A Parks Associates finding suggests that the milestone of 8 million smart utility meters now deployed in U.S. homes, with millions more to come in 2010, could create a tipping point for green digital technology solutions for builders. “Residential Energy Management: Company, Alliance & Technology Profiles” states that these deployments will open up significant opportunities for companies in the residential energy management value chain, helped in large part by the federal stimulus bill, which has allocated $3.4 billion for smart grid initiatives through 2010.

The time could be ripe for organizing green technology into tiers, much the same way that digital electronics manufacturers have long done with digital residential entertainment products, creating good-better-best hierarchies based on performance, functionality, and price.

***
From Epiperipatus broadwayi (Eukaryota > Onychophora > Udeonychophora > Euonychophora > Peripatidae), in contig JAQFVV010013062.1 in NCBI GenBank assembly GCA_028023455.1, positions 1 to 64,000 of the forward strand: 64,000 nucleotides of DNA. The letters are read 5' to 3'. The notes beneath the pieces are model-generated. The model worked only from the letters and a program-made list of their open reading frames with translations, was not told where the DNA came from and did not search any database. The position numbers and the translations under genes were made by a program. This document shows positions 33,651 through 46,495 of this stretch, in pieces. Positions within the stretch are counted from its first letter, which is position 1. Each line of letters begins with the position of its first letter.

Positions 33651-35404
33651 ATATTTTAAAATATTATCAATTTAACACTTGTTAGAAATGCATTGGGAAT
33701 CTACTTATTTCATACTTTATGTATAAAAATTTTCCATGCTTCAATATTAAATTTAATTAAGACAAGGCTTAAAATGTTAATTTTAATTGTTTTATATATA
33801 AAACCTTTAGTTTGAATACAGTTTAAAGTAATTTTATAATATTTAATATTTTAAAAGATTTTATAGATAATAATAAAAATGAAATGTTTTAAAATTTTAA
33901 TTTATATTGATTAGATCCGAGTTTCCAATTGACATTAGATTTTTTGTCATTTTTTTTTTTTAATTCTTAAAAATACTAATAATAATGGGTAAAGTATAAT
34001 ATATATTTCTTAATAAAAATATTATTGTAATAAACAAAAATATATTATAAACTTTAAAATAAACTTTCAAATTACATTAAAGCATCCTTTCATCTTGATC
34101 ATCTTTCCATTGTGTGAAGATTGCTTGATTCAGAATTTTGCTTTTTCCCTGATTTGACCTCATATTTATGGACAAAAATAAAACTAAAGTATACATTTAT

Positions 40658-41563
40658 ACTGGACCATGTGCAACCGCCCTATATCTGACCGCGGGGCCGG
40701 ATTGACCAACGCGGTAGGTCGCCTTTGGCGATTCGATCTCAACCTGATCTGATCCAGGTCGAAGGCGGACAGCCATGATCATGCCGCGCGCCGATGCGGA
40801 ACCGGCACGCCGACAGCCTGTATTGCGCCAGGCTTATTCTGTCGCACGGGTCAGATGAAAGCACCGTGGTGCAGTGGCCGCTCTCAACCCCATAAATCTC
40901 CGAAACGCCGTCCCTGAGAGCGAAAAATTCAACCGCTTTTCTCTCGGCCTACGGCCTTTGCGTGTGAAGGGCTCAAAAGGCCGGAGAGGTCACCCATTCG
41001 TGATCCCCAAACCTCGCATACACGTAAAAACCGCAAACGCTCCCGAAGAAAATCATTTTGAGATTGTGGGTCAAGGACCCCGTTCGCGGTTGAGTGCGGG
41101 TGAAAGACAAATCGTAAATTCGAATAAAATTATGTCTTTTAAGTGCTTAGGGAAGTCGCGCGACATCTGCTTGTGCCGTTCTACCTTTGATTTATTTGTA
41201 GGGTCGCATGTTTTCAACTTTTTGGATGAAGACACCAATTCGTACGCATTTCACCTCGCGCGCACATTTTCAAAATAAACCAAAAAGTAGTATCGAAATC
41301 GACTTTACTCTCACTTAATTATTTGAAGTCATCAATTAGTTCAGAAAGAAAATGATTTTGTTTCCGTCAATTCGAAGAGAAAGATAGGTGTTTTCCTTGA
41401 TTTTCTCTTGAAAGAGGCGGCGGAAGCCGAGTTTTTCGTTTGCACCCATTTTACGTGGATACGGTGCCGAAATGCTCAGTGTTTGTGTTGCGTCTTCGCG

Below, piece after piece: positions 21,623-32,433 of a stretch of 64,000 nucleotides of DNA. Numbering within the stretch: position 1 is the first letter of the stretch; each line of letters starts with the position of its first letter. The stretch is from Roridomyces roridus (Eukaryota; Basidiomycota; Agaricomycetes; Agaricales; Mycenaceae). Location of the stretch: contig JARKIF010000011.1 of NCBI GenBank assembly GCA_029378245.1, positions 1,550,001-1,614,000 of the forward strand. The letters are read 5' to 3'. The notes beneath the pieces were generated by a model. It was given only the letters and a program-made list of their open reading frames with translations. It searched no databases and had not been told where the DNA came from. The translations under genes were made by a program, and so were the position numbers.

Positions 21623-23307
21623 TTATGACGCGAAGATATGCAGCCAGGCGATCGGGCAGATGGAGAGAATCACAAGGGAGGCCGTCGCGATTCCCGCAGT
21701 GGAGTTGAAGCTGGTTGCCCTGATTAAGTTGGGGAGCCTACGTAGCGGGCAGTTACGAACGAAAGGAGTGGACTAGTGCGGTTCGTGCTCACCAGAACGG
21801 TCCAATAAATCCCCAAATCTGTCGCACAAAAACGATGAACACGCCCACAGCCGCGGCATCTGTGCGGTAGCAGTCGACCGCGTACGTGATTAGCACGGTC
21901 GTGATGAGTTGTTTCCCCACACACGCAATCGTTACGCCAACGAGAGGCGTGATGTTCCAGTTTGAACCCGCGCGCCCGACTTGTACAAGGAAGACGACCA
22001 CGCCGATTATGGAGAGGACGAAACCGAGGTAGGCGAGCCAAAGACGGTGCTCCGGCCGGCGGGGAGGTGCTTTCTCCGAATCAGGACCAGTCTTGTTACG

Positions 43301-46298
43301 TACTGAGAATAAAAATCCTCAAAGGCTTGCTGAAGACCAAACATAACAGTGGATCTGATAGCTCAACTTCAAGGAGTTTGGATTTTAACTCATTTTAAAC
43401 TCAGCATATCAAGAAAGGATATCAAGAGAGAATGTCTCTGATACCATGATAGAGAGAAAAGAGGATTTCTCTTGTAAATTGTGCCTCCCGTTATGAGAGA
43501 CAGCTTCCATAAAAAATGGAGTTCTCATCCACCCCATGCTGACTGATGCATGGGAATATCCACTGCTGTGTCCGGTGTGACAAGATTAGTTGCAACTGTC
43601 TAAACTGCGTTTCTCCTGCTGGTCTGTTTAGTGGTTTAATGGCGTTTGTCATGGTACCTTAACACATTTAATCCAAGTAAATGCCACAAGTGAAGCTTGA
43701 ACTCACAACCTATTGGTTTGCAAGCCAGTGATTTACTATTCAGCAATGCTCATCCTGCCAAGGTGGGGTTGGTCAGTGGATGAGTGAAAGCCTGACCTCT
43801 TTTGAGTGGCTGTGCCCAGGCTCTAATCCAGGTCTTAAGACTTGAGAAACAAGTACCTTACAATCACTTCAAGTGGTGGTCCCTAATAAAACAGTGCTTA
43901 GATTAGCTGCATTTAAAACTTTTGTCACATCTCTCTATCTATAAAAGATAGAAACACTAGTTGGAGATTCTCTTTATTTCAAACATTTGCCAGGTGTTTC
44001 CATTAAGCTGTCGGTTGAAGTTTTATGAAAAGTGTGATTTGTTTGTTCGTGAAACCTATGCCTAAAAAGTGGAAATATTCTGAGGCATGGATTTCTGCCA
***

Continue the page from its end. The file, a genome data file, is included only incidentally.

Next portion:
Parks Associates’ Bill Ablondi suggests that a “good” package would use programmable smart thermostats that can regulate a home’s HVAC system. A “better” package would extend that control to energy-efficient appliances, and a “best” package would add control of other climate-control elements via integration with the home’s automation system.

“This kind of approach to organizing digital energy measurement and management products and systems is one that’s already familiar to builders and suppliers,” says Ablondi. “Utilities see the benefit of upgrading the grid, and consumers are growing more conscious of their energy consumption. Add in [government] incentives, and you have three strong drivers that will boost deployment and innovation in this market.”